If you need a new washer and dryer or a set of furniture and don't have either the cash or good credit to purchase them, you might choose to rent the household goods with an option to buy them later.
It is called rent-to-own, a transaction commonly entered into by lower-income consumers who – much to their surprise – could end up owing nearly quadruple the typical retail price and a heavy financial burden in trying to keep up with payments.
What’s more, if they fall behind in payments as little as a day, they could face hounding phone calls, visits to their homes and even threats of jail.
If the merchandise had been purchased with credit, where laws require disclosures and debt-collection protections, these customers could find help.
But there’s little state and federal regulators can do to help consumers who acquire household goods from Rent-A-Center, the country’s leading rent-to-own company with nearly 2,500 stores across the U.S. and annual revenues of $3 billion.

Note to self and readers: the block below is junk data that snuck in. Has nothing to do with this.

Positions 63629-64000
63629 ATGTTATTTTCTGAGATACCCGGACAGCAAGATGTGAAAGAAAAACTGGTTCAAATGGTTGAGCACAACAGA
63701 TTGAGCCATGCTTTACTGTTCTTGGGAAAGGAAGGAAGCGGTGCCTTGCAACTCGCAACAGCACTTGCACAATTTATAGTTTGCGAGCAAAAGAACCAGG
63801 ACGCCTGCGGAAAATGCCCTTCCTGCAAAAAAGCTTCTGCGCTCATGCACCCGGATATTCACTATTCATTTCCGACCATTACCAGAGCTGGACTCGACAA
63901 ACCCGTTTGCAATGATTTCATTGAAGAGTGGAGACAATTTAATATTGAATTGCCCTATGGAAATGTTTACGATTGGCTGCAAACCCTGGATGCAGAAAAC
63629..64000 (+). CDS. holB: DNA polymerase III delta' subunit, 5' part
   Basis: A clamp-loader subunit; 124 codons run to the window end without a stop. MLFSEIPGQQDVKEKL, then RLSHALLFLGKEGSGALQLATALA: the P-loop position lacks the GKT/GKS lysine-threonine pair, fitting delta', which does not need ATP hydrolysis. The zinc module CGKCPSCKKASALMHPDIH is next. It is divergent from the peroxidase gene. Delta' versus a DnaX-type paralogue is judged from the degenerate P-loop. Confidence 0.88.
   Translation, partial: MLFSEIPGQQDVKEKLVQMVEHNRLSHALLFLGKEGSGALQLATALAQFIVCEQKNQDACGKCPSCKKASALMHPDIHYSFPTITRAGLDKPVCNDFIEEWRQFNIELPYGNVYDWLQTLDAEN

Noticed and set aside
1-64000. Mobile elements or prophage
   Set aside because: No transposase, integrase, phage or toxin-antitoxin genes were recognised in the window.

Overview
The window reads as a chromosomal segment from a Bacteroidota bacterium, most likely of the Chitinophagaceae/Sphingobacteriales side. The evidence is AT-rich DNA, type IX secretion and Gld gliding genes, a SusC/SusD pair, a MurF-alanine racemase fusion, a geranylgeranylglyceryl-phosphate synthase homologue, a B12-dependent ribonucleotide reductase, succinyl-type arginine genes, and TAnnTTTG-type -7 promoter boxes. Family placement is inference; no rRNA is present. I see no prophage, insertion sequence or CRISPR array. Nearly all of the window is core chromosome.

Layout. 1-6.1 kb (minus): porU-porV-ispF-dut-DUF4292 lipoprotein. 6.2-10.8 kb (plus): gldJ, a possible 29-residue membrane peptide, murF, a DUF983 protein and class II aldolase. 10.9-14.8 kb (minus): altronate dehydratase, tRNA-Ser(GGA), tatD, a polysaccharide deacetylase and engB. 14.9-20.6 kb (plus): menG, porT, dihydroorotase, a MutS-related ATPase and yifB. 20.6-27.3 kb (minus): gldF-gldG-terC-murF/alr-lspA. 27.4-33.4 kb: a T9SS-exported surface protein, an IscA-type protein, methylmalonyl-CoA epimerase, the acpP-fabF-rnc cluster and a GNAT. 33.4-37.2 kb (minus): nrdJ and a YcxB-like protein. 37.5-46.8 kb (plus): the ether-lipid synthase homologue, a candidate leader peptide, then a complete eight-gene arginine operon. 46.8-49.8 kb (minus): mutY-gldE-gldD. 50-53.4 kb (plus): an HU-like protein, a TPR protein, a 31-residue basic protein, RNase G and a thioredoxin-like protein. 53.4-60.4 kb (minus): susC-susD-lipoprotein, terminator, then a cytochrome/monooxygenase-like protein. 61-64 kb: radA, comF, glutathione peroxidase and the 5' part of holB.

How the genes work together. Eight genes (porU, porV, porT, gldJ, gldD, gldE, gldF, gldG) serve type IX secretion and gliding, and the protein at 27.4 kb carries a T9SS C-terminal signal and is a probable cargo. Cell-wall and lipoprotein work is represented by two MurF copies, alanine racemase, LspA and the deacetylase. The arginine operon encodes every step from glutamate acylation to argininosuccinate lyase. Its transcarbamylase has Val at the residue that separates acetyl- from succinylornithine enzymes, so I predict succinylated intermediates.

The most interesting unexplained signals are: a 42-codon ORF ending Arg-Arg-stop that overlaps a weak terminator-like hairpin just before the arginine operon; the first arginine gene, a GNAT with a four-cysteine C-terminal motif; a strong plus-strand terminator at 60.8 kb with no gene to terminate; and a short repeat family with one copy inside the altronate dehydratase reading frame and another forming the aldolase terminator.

A joint investigation by Raycom News Network and Nerdwallet, a personal finance website, turned up lawsuits, complaints and customer records showing Rent-A-Center’s lease agreements and lax government regulation leave consumers vulnerable in these transactions.
An analysis of more than 3,000 complaints filed with the Federal Trade Commission and attorneys general in 15 states revealed customers face high prices and exorbitant fees. They sometimes struggle to get an accurate payment history from the company. They are subject, in some instances, to harassment and threats of arrest when payments are overdue. The contract terms overwhelmed some customers when they fell sick or lost their jobs.
Rent-A-Center, and other rent-to-own companies, do not answer to the Federal Trade Commission or the Consumer Financial Protection Bureau. Rent-A-Center, a publicly-traded company headquartered in Plano, Texas, has spent more than $7.2 million lobbying Congress in the last decade to restrict regulations, according to data collected by the Center for Responsive Politics.
If you’re considering a rent-to-own deal or are already in a contract, here’s what you need to know.
Some 47 states have laws on rental-purchase agreements that “are favorable to us,” Rent-A-Center told its investors in March. New Jersey, North Carolina and Wisconsin have strict regulations over consumer transactions, including rental-purchase agreements.